and when later, on account of insults and injuries of France, our Government made preparations for active hostilities, the entire militia of Brunswick County, officers and men, roused to enthusiasm by an address from him full of energy and fire, volunteered to follow his lead in the legionary corps raised for service against the enemy. The confidence of his countrymen in his wisdom and integrity was shown by their fifteen times electing him to the Senate of the State. From this post he was chosen by the General Assembly as our Chief Executive in 1810, when war with England was constantly expected, and by large numbers earnestly desired. The charter of the University was granted in 1789. The trustees were the great men of that day--the leaders in war and in peace.
Of this band of eminent men, Benjamin Smith was a worthy member. He is entitled to the signal honor of being the first benefactor of the infant institution, the leader of the small corps of liberal supporters of education in North Carolina. For that reason alone his name should be revered by all the long line of students who call the University their Alma Mater--by every one who desires the enlightenment of our people.
The Trustees met, for organization, in Fayetteville, on November 15th, 1790, choosing as their chairman Colonel William Lenoir, the Speaker of the Senate. General Smith gladdened these hearts by the munificent donation of patents for twenty thousand acres of land in Western Tennessee. A large portion of them was a gift to him for his gallant services during the dark hours of the Revolution. They were the price of liberty. They were the offering of a generous heart and a wise head, which knew well that liberty could not be preserved without education--that ignorance must be slain or vice will be the ruler of our land.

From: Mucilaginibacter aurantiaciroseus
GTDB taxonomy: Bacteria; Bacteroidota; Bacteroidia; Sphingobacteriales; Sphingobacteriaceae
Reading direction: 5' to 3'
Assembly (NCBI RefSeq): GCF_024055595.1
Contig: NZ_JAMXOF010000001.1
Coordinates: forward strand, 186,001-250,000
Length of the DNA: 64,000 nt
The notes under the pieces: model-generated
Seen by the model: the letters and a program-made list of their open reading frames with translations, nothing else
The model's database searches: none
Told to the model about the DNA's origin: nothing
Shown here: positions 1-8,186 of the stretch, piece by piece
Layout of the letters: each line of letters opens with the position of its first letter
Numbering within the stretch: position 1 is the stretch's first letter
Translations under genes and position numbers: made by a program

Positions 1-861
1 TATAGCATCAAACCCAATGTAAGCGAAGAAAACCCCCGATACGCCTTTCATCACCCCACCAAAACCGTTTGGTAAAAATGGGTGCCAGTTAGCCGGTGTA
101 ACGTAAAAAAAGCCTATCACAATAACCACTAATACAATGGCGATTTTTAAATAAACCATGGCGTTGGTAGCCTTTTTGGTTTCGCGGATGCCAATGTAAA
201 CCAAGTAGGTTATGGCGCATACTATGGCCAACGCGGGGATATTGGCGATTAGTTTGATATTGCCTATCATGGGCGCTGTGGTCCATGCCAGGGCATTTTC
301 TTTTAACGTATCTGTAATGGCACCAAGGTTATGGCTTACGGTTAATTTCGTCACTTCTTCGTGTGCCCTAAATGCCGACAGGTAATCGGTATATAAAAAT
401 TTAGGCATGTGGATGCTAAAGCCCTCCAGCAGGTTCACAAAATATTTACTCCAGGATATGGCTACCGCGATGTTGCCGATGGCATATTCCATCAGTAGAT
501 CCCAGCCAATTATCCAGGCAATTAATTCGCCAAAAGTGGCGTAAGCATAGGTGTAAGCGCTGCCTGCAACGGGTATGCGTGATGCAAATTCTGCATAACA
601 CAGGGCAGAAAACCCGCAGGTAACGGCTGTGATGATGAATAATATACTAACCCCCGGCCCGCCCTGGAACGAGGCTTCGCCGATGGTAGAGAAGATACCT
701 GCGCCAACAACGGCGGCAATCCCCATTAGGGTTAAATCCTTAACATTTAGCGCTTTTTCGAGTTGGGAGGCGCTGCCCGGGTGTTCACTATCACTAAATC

Generation after generation grew up and passed away. Year after year young men, their mental armor supplied and burnished through his wisdom and liberality, went from the University walls to become sources of good influence in all our land, from the Potomac to the Rio Grande. The institution he loved so well, after many vicissitudes of trials and sufferings, had become wealthy and prosperous. Nearly five hundred matriculates every year entered their names on its roll to partake of its instruction. The revered donor had drunk to its dregs the cup of bitterness. His too generous disposition and misplaced confidence in others had deprived him of his wealth. His once strong and vigorous body had been wasted by disease and racked by pain. In poverty and in wretchedness he had long since sunk into his grave under the weeping moss of the great swamp trees. Sixty years after his generous gift the trustees of the University honored themselves by bestowing his name on a beautiful structure devoted to literature and to science. The sacrifices of the old hero were not in vain. His monument is more enduring than marble or brass. Centuries will come and go. Men's fortunes will wax and wane. But the blessings of the gift of Benjamin Smith nearly a hundred years ago will never cease, and his name will keep green forever.
KEMP P. BATTLE.
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